Teaming with Microbes

A Book Review of

“Teaming with Microbes”

by Jeff Lowenfels & Wayne Lewis
Timber Press

Teaming with Microbes:
The Organic Gardener’s Guide to the Soil Food Web, Revised Edition

© A Book Review by Eddie Rhoades

What you will learn from this book will forever change the way you garden because gardening is not just about plants, it is about the soil. This little book brings to you in laymen’s terms an overview of what scientists have learned from years and years of staring through microscopes. The book is divided into two parts: The first is the basic science of the symbiotic relationships of the living organisms in the soil. You must know the science before you can apply it. As a timeline for the planet, if you drew a line from one end of a football field to the other then the last half inch of that line would represent how long life has existed here on earth. Four hundred and fifty million years ago plants began growing on the earth’s surface only after fungi entered into relationships with aquatic plants. In talking about the soil food web, the authors are talking about life itself. If there were no life in the soil there would be no plants and if there were no plants there would be no animals, including us humans because there would be no air to breathe and nothing to eat. The authors define what makes a healthy soil. It is not just minerals, silica, organic matter, air and water. It is the microbiology of the living organisms like bacteria, microbes, amoeba, protozoa, roots, anthropods, fungi, nematodes, worms, invertebrates and others that are all interdependent on each other and make up the soil food web.

The second part of this book is about how to cultivate the soil food web and apply it to our gardens. It is a revolutionary way of thinking about how we tend our garden soil that sometimes goes against convention. The authors have convinced me that I should till less, if at all, that I should mulch and compost more and that I should make AACT: Actively Aerated Compost Tea to use as a soil drench. I am also going to begin using mycorrhiza to inoculate existing plants plus any new plants I obtain. This book tells us existing soil tests, as performed by the Extension Service, are good up to a point but are devised to tell NPK deficiencies and pH levels when what you really want to know is biomass numbers of bacteria and fungi to determine if your soil is healthy. I told you it went against conventional practices.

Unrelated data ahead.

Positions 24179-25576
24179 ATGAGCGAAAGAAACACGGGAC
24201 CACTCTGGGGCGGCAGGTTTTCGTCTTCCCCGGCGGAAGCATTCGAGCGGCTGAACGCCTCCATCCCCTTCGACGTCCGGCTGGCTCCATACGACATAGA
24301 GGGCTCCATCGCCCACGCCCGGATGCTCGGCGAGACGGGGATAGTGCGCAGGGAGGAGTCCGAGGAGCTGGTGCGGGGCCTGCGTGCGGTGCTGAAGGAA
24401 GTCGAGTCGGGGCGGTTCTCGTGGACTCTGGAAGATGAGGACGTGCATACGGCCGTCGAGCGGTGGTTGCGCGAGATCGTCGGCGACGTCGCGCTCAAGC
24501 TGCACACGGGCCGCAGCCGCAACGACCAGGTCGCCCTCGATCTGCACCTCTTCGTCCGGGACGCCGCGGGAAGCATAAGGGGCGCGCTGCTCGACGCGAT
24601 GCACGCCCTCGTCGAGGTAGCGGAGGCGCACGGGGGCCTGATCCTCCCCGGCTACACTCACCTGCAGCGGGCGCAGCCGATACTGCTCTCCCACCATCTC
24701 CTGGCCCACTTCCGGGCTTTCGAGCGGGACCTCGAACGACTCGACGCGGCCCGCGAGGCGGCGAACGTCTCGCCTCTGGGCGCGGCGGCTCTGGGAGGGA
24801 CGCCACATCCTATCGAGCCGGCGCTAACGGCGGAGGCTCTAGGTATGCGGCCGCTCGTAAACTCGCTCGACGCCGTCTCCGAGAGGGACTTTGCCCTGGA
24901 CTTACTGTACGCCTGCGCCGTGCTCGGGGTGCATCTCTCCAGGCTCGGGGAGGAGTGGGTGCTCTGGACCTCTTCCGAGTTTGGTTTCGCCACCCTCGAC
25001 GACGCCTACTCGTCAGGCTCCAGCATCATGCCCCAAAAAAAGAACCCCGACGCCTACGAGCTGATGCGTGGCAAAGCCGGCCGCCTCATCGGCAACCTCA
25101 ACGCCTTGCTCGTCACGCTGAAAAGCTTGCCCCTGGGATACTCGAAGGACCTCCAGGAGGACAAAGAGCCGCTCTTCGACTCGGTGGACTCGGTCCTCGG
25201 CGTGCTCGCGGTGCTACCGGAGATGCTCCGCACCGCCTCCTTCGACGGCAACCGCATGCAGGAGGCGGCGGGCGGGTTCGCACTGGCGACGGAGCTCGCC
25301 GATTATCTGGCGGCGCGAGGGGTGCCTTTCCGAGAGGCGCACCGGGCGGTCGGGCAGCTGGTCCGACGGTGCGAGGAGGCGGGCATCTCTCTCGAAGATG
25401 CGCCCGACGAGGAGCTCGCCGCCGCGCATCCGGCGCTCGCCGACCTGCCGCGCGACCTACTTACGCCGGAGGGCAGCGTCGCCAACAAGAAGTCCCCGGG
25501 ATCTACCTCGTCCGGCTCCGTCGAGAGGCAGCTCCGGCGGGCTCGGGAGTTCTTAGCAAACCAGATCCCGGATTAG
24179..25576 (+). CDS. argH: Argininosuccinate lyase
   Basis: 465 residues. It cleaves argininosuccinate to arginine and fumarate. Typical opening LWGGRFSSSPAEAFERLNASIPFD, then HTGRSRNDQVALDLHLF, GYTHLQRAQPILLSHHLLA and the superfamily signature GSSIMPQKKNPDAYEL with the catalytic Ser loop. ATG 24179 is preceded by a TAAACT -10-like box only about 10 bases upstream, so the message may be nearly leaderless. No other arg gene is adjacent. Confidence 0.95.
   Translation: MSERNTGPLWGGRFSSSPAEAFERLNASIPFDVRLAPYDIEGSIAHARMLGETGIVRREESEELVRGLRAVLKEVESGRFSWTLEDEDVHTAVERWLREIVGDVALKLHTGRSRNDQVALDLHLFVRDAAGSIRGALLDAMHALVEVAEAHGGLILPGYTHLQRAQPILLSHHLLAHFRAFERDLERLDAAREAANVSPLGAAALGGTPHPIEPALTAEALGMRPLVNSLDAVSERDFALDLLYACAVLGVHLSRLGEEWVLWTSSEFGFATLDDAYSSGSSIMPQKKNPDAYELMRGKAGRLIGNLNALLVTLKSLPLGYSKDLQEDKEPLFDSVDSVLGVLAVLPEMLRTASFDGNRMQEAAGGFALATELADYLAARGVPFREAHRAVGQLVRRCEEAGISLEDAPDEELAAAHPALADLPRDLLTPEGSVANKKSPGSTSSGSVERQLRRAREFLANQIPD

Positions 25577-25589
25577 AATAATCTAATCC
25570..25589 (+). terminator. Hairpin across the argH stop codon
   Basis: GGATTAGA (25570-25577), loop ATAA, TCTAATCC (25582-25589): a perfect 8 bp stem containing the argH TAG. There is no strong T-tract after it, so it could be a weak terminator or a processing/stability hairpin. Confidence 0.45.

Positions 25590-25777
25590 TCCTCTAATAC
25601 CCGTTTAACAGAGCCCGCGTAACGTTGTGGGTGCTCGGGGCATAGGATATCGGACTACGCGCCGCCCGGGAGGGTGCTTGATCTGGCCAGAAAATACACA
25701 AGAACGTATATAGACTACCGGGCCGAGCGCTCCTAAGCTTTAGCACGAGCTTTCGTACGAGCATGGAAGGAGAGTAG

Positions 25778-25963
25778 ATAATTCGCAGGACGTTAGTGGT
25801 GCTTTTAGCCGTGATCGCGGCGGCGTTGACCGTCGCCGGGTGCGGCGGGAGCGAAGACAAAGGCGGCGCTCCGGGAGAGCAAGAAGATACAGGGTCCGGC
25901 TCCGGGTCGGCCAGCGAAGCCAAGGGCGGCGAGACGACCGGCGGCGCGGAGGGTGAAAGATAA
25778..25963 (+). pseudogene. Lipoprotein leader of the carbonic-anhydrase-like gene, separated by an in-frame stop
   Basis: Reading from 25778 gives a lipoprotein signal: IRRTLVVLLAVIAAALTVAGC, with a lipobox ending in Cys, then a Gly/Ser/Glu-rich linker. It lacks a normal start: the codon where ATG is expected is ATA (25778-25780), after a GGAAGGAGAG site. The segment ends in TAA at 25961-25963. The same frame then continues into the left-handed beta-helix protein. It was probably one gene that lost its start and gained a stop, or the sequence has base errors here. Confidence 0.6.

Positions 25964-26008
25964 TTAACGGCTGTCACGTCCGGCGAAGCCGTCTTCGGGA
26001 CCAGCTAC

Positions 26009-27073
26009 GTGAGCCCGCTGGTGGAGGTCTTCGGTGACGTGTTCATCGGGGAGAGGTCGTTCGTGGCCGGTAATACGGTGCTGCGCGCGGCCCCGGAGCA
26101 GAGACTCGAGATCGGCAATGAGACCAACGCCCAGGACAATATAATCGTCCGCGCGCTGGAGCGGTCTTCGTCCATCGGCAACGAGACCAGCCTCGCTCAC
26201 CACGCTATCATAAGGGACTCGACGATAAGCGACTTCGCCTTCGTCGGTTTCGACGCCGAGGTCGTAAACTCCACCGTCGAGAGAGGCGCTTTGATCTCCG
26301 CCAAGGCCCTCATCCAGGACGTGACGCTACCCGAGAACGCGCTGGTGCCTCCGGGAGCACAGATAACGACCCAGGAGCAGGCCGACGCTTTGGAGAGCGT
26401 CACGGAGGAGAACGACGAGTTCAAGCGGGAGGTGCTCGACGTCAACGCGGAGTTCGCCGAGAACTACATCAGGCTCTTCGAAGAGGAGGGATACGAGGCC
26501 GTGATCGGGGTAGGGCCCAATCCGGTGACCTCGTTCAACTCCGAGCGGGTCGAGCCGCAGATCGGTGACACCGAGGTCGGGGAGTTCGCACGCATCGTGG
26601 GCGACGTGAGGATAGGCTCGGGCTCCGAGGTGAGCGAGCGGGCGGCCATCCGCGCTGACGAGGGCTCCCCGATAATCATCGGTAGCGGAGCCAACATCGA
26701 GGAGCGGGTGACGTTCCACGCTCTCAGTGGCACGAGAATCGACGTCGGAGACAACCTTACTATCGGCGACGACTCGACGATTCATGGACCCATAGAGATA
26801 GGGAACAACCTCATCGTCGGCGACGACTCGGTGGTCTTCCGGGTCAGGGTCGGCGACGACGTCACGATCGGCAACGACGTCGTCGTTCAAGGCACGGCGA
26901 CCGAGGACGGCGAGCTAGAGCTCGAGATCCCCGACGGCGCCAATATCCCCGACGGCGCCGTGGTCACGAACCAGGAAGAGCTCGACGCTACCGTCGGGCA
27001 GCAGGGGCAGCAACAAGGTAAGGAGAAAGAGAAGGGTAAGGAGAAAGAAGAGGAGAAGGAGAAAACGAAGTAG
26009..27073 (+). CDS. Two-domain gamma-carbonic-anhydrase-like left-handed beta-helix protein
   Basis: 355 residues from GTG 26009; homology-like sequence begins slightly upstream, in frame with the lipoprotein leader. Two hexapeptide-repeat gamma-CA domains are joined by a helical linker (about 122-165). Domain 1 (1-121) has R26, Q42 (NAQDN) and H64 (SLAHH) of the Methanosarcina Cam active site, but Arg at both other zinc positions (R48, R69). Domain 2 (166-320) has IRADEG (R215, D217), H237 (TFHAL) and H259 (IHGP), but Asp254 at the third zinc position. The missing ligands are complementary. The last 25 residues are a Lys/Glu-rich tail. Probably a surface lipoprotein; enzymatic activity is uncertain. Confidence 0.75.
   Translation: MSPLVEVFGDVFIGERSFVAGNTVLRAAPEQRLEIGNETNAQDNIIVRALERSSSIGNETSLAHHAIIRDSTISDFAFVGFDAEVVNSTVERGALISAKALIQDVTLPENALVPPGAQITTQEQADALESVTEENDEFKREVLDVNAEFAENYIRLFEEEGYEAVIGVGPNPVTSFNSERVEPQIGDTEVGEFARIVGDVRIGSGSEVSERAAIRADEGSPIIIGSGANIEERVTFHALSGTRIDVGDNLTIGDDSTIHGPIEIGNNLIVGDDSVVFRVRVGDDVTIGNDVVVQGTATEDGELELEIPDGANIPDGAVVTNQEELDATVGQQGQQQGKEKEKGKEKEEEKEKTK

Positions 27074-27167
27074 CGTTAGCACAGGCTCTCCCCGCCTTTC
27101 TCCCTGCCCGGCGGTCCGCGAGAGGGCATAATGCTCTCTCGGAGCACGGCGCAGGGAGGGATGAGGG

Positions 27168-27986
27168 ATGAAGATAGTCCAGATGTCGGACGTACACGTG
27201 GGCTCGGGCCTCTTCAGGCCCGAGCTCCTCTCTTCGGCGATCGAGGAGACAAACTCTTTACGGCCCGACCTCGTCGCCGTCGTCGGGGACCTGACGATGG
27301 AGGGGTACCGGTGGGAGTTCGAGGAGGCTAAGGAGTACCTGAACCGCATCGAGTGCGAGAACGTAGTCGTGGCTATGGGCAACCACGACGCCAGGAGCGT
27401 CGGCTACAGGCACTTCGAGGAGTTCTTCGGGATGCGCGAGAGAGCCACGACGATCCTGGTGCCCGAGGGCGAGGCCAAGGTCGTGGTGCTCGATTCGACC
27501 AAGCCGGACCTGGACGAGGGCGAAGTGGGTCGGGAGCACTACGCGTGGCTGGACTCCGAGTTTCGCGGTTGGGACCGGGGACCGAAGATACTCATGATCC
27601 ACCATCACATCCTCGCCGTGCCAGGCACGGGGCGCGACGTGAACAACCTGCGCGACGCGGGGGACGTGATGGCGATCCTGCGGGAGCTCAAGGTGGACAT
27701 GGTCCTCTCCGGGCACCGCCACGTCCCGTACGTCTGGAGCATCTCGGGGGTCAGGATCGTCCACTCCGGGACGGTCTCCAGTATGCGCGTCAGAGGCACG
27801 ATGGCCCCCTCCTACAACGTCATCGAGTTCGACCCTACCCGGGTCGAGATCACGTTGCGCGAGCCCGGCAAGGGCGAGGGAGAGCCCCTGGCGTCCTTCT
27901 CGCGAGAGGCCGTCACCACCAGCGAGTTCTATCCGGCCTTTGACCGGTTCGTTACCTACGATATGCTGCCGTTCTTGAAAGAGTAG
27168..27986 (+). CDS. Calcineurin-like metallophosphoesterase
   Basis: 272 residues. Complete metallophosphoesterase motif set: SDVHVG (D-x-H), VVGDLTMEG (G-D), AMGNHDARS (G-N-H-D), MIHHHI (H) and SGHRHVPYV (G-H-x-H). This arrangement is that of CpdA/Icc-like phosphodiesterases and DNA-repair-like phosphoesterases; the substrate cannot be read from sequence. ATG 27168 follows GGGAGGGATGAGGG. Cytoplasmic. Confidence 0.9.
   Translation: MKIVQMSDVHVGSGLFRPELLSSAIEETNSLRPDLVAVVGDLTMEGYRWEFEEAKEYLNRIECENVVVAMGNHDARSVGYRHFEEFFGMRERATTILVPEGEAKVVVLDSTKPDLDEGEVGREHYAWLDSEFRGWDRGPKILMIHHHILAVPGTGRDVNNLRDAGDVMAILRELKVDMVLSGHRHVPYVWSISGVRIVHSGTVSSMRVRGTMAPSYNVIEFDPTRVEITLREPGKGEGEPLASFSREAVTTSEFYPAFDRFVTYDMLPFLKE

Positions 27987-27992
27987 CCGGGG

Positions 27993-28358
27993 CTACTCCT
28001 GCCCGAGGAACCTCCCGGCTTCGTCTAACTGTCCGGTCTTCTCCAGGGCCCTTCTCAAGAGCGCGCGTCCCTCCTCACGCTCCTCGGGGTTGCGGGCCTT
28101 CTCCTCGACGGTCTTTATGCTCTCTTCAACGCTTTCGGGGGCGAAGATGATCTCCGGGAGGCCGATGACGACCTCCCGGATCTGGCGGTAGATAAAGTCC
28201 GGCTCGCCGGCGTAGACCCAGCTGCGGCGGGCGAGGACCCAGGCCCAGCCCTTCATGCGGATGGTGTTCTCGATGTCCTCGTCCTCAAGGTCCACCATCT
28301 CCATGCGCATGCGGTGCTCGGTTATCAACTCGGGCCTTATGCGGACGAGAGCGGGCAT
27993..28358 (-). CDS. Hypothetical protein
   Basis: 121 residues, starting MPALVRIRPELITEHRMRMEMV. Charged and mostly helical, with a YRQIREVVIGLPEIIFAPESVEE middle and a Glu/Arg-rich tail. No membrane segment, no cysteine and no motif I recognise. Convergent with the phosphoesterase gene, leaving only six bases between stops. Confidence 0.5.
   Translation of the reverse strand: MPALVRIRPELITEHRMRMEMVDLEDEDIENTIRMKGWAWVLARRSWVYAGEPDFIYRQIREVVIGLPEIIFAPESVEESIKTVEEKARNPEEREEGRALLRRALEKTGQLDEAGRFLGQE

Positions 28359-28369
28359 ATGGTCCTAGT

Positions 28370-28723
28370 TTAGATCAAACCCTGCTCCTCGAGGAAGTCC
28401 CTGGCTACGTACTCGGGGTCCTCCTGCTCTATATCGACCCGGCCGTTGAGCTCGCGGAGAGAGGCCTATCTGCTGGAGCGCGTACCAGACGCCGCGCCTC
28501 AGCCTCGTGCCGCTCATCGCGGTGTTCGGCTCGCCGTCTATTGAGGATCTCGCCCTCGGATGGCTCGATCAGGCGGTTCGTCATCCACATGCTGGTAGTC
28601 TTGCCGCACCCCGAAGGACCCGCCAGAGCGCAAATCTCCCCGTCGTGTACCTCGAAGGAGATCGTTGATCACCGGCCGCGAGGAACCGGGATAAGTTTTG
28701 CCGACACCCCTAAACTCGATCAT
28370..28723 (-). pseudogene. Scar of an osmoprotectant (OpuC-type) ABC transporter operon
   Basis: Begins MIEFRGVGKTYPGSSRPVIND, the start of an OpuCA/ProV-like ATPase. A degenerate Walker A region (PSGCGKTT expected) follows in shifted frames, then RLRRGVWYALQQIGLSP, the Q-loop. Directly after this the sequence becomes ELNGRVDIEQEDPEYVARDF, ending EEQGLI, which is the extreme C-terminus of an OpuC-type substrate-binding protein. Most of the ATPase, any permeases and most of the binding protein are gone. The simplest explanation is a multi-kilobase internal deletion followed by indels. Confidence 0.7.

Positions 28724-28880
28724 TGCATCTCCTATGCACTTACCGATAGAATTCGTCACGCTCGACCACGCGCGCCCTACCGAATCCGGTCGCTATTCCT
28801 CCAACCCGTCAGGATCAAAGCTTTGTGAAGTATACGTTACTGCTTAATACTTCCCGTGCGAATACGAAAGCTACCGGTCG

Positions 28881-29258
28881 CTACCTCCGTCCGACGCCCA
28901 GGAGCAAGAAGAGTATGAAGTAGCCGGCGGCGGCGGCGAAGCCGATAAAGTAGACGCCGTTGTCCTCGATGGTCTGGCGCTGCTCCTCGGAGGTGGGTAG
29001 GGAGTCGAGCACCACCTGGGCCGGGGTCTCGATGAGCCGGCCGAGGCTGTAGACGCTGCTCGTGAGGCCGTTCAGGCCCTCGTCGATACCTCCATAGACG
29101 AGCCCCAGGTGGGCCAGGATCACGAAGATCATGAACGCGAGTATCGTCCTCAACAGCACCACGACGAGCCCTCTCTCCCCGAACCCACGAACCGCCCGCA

The soil food web does not require a lot of hard labor – if the gardener understands and teams up with the soil food web and lets its microscopic members do the work. For me this book went beyond its intended purpose. There was so much that I could share with you but I want you to read it for yourself. I truly believe that this is a very important book which is foremost on this topic. I feel it should be read by nurserymen, soil & water conservationists, all gardeners, teachers, in fact, I think this book should be taught in our public schools.

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